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Breakthrough brain chip gives paralyzed man use of hand

A paralyzed man has regained partial use of his right hand after a chip was implanted into his brain.

Ian Burkhart, 24, has been quadriplegic for the last 5 years after diving into shallow water. In a world first, electronic sensors have sent signals from his brain to his muscles, to allow him to hold cup, pick up a stick, pour a bottle, and even play the video game Guitar Hero.

Surgery was performed on Burkhart to implant a flexible chip that detects electrical activity in his brain when he thinks about moving his hand. A cable then transmits the signals to a computer, which in turn transmits electrical impulses that stimulate his muscles.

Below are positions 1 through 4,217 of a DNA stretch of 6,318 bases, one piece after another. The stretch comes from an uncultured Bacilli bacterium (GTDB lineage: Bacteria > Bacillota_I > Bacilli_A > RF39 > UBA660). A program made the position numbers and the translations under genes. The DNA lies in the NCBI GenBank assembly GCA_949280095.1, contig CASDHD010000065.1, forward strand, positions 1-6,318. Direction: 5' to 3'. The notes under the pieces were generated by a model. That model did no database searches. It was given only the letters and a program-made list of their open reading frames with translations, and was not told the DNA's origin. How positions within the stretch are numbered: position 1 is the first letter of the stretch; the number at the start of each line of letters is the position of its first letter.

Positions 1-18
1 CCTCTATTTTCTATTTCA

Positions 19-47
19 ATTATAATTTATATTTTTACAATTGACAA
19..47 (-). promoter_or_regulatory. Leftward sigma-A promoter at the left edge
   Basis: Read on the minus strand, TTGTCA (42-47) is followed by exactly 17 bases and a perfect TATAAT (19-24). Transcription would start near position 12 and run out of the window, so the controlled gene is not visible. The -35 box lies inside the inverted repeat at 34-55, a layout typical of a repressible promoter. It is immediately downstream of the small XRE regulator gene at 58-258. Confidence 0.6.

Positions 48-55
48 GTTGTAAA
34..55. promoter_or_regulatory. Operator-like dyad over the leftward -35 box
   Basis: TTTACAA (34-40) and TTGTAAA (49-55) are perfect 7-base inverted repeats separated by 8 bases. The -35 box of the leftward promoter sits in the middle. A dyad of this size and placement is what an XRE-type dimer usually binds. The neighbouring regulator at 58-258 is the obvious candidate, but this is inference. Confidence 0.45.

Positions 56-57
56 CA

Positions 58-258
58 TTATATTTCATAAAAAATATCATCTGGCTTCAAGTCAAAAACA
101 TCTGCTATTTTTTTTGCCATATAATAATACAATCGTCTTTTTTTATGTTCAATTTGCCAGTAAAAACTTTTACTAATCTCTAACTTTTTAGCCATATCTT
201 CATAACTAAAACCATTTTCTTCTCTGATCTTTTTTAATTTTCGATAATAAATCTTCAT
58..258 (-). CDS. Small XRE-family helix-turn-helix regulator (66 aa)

Lead researchers Chad Bouton, Ali Rezai and Nick Annetta said the effort took a multi-disciplinary team of scientists from neurosurgery to electrical engineering. They used technique involving reconnecting the brain to the body by bypassing the damaged spinal cord.

For the interface to work, Burkhart concentrates on the movement he wants to make, and a computer connected to the chip translates those signals into something his muscles understand.

The system was fine-tuned by Burkhart during up to three sessions a week for fifteen months after the surgery to implant the chip in the motor cortex region of his brain.